What does the science of attention mean for e-learning?
In the fourth and final part of his review of Learning Solutions Conference 2014, Peter Phillips reflects on two inspirational key note speakers with a common theme..
Theme 4 Innovative Thinking
Soren Kaplan, “Leapfrogging to innovation”, and Cathy Davidson “the Science of Attention”, bookended the Conference with great keynotes, very different but with notable common messages.
Both referred to the well-known phenomenon of focus. Soren used a magician clip and Cathy Davidson a variation on the famous invisible gorilla to illustrate how powerfully the brain is able to focus, and in the process to miss the obvious.
Here’s a Youtube version https://www.youtube.com/watch?v=IGQmdoK_ZfY
Soren related this to the all too common business problem of focusing so much on what we do and trying to do it better, that we ignore the opportunities from the changing world around us. A missed opportunity is often a threat of course, as Eastman Kodak, Borders and Blackberry illustrate – all examples of great companies with great products who failed to respond to the threat of a fast changing world.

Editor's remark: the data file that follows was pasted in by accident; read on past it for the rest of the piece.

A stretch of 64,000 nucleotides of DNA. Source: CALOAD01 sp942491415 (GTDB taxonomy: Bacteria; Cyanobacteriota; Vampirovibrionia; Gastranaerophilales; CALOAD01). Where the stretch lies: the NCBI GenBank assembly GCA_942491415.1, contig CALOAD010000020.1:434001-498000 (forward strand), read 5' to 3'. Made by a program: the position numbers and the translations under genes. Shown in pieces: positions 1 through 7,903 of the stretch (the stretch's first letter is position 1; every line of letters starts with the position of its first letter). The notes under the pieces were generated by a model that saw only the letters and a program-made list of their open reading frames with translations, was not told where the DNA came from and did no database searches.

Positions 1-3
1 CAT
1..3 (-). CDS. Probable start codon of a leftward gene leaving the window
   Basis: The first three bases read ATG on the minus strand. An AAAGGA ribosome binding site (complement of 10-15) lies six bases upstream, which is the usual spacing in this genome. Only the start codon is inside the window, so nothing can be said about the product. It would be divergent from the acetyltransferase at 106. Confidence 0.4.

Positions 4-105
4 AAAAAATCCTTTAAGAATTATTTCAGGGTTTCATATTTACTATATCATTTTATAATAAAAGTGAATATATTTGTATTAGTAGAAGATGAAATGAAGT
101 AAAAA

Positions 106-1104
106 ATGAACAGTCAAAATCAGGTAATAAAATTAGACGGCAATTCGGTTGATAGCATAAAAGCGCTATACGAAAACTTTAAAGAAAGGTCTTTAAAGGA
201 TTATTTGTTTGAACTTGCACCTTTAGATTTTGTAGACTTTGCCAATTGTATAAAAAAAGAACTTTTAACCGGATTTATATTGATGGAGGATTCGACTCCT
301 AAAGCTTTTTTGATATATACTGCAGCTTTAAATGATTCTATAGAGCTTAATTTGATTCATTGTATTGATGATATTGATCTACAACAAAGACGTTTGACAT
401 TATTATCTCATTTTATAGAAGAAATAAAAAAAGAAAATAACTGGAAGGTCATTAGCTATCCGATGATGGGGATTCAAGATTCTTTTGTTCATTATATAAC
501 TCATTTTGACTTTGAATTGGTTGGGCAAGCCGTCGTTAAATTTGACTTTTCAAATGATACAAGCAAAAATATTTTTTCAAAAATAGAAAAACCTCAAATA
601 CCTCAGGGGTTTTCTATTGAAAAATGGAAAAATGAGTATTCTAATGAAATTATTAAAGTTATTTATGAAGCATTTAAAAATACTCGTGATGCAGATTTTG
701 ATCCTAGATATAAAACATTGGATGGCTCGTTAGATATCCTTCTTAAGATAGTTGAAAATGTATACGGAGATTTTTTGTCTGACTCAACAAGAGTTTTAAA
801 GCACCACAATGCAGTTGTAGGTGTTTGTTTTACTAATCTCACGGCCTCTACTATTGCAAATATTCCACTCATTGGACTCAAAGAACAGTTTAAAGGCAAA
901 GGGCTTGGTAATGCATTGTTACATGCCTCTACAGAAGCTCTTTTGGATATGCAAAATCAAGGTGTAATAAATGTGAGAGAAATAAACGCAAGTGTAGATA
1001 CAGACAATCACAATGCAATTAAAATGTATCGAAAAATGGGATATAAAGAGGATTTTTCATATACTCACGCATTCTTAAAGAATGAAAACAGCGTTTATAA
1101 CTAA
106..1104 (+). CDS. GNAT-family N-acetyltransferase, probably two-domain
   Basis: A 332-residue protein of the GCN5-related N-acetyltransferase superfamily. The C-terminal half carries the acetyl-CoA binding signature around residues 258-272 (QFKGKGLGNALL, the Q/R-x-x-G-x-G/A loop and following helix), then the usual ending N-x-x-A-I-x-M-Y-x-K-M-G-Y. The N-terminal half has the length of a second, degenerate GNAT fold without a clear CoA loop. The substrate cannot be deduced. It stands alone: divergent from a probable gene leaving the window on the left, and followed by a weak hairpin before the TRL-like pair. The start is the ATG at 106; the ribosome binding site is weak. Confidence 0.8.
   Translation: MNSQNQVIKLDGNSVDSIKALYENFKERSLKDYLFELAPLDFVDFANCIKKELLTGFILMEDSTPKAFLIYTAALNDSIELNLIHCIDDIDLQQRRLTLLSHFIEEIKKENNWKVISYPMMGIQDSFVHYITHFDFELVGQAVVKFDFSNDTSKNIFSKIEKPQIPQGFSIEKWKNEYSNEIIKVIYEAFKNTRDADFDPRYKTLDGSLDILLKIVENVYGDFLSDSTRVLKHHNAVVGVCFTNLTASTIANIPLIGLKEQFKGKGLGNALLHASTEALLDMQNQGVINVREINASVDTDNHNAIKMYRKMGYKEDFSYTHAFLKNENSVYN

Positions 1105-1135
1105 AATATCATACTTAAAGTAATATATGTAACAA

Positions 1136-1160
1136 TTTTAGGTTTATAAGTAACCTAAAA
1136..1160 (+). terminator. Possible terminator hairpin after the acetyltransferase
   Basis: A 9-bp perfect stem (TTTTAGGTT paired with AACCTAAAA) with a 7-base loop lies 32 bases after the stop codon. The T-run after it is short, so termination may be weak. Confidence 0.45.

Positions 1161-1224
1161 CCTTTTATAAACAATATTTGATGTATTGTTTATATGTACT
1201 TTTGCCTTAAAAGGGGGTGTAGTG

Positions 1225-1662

Changes in E-learning are emerging at extraordinary pace. How many of us are also too focused on just doing what we do now better? A challenging question, very relevant for example to the “Serious eLearning Manifesto”, but I’ll leave that discussion to another time.
Soren focused on the need for innovative thinking in business, including the importance of challenging the status quo (e.g. does a power tool business make drills or create holes?), falling in love with problems not solutions and “embracing stupidity”.
Cathy’s talk was more about how we as individuals, and our kids, think and learn. She gave some great insights (“think, pair, share” is coming to Unicorn!) and a powerful challenge to the tradition of rote learning, particularly in a connected world.
She challenged the idea that in a Google world our kids know less (because they can look it up), or that they have a shorter attention span. They just know different things, including how to find information quickly, and they channel their powers of concentration differently. The new connected world doesn’t inhibit learning, instead it opens up the opportunity to learn far more about the things that truly interest you. This creates new challenges for traditional teaching.
The Nobel prize-winning work of Daniel Kahnemann was referenced by both speakers (and by Clark Quinn in another session I attended). If you haven’t read “Thinking Fast and Slow” then you really must. No, really you must.
The quality of the keynote speakers always provides a highlight at Guild Conferences and this year was no exception. They provided a great counterpoint to the immersive focus of the rest of the week, and remind us to lift our eyes to the horizon and force our brains free from that enchanting trap of attention, so that we see the gorillas amongst us.